We present a formulation for the joint channel assignment,

Internet Gateway ( b) 2 Router ( a) 1 3 Router ( c) 4

Gateway ( d)

Figure 1: A wireless Mesh network with nodes. Two of them, and are gateways. Each node has interfaces each operating on a different channel among  . Edge labels represent the channels used. routing and scheduling problem that can model the interference and fairness constraints and is also able to account for the number of radios at each of the wireless nodes.

A mesh router  has  "! wireless interfaces each of which operates on a single channel selected from a set # . Here # is a set of orthogonal channels It may be noted that due to the wireless interference constraints there is no capacity advantage in equipping two different interfaces of a node with the same channel. Thus each wireless node  can be associated with a ordered set $% "!%&'# of  "! distinct channels, where the ( -th interface of node  operates on the ( -th channel in $% "! . Each node  in ) aggregates the user trafc from all the mesh clients that are associated with  . We denote the aggregate user trafc load on  by 01 "! . The load 02 "! may be due to outgoing or incoming trafc. However, for ease of exposition from now on we will assume that there is no incoming trafc to any wireless node from the wired Internet and hence 01 ! represents only outgoing trafc. Our results easily extend (by ow reversal) to the more general case of both outgoing and incoming trafc. We assume 01 "! exhibits only long term variability and any such variations can be dealt with by re-routing and re-adjustment of the channel assignments. Thus we assume 01 "! to be a node dependent xed value.

We establish matching necessary and sufcient conditions under which interference free link communication schedule can be obtained and we design an efcient algorithm to compute such a schedule. We use a novel ow transformation technique to design an efcient channel assignment algorithm that can assign channels to node radios while ensuring that maximum data can be transmitted on specied trafc routes. We establish that our algorithm for the joint channel assignment, routing and scheduling problem is a constant factor approximation algorithm. To the best of our knowledge, this is the rst constant factor approximation algorithm for the problem. Our evaluation shows that our algorithm can effectively exploit the increased number of channels and radios, and it performs much better than the worst case theoretical bounds.

2.2 Wireless Transmission and Interference Model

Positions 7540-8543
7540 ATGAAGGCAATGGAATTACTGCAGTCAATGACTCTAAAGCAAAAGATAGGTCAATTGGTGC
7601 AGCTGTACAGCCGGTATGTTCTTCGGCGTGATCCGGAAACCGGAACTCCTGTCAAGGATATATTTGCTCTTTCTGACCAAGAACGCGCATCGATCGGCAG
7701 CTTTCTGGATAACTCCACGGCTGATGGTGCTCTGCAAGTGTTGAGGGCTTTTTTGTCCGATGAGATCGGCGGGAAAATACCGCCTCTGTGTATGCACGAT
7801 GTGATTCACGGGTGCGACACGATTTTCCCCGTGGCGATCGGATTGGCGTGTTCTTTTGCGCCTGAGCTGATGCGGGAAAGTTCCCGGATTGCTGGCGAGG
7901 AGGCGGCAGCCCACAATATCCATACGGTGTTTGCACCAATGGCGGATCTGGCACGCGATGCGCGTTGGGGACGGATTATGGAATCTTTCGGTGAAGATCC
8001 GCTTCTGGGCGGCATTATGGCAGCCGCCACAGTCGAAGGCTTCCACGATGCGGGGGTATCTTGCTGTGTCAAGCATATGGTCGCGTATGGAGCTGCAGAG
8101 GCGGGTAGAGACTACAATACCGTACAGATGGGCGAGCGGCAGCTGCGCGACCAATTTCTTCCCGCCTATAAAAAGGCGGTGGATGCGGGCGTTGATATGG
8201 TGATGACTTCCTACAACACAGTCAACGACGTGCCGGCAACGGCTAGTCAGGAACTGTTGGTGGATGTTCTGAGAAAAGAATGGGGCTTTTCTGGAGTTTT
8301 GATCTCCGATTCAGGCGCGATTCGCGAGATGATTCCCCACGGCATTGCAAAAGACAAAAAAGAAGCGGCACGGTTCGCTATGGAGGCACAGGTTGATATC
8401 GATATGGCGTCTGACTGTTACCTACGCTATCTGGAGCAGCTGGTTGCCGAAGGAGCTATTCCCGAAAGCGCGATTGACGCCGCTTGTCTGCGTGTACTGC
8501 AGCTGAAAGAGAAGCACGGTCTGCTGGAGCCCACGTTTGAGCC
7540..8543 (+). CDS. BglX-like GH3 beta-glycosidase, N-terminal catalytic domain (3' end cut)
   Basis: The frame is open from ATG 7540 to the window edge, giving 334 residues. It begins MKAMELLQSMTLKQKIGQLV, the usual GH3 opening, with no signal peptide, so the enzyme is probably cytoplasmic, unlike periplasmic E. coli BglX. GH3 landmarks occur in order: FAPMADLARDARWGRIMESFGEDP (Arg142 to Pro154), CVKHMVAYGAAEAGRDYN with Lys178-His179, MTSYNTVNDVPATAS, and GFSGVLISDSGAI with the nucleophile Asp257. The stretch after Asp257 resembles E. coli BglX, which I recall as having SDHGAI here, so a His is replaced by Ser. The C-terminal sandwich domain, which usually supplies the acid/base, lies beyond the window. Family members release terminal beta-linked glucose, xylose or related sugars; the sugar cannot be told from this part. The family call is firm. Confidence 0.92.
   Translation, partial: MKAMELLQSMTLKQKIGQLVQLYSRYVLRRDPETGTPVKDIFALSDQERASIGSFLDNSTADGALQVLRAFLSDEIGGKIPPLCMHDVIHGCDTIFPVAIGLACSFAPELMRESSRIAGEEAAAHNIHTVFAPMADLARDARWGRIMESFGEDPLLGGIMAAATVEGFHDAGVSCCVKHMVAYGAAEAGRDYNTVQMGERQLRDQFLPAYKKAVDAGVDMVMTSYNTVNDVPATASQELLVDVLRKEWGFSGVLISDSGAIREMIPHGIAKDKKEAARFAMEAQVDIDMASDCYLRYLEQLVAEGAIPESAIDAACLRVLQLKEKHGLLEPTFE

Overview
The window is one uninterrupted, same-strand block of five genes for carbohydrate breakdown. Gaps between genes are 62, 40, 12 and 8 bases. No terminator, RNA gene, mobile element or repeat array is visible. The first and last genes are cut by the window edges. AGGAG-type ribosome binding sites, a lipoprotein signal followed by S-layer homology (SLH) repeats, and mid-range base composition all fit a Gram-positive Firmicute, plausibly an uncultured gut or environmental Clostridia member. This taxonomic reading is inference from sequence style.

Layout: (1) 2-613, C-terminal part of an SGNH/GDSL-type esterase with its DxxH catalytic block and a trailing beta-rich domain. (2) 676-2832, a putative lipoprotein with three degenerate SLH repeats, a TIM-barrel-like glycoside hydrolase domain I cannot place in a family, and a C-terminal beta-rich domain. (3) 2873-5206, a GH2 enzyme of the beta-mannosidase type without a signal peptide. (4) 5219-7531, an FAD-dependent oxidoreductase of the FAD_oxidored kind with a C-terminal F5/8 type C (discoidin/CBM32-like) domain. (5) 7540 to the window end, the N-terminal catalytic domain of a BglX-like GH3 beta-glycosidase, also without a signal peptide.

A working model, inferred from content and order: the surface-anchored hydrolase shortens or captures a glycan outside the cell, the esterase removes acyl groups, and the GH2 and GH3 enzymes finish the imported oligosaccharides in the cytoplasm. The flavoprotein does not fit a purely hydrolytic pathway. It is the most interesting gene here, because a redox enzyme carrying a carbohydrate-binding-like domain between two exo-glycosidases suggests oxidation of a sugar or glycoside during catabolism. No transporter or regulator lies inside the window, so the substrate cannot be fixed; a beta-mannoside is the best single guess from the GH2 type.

For direct communication, two nodes need to be within communication range of each other, and need to have a common channel assigned to their interfaces. A pair of nodes that use the same channel and are within interference range may interfere with each others communication, even if they cannot directly communicate. Node pairs using different channels can transmit packets simultaneously without interference. For example, in Figure 1, each node is equipped with Network Interface Cards. The links shown between the nodes depict direct communication between them, and the channel used by a pair of nodes is shown as the number associated with the connecting link. This example network totally uses distinct channels. We denote by 354 the transmission range and by  6879! the distance between the nodes  and 7 . An edge  6@79!5ACB if and only if  6@79!5DE354 and implies that mesh router  can communicate with mesh router 7 directly (in one hop). However, such a communication is only possible if there is a common channel among the sets $% ! and $% 79! . We assume that, the channel to radio assignment $% ! for each node  is xed as long as the trafc demands do not change. In other words, we assume there is no system or hardware support to allow a radio to switch channels on a per-packet basis. We denote by FHGI! the rate for edge GQPR 6@79! . This is the maximum rate at which mesh router  can communicate with mesh router 7 in one hop on a single channel. An edge can support multiple simultaneous communications of rate FHG! each one for every channel in common among the sets $% "! and $% 79! . Each such communication can be uniquely identied with one channel in common among the sets $% "! and $% 79! . For notational convenience we will use $%HGI! to denote the common channels among $% "! and $% 79! . Thus, for an edge GSPT 6@79! , U simultaneous link transmissions each of rate FVHGI! are possible from node  to node 7 if there are U channels in $%HG! . We denote by 35W the interference range. We assume that 3SW is X`Y 3S4 where Xba . We assume that 802.11 media access control protocol, CSMA with RTS/CTS/ACK is used to protect unicast transmissions. Thus, as a result of carrier sensing, a transmission between  and 7 may block all transmissions within 3 W away from either  (due to sensing RTS and DATA) or 7 (due to sensing CTS and ACK). In particular, simultaneous link transmissions on a common channel c on two distinct edges GedfPg 6dh@7d! and GIipPq "i@7Vih! is possible if and only if none of the four pairs of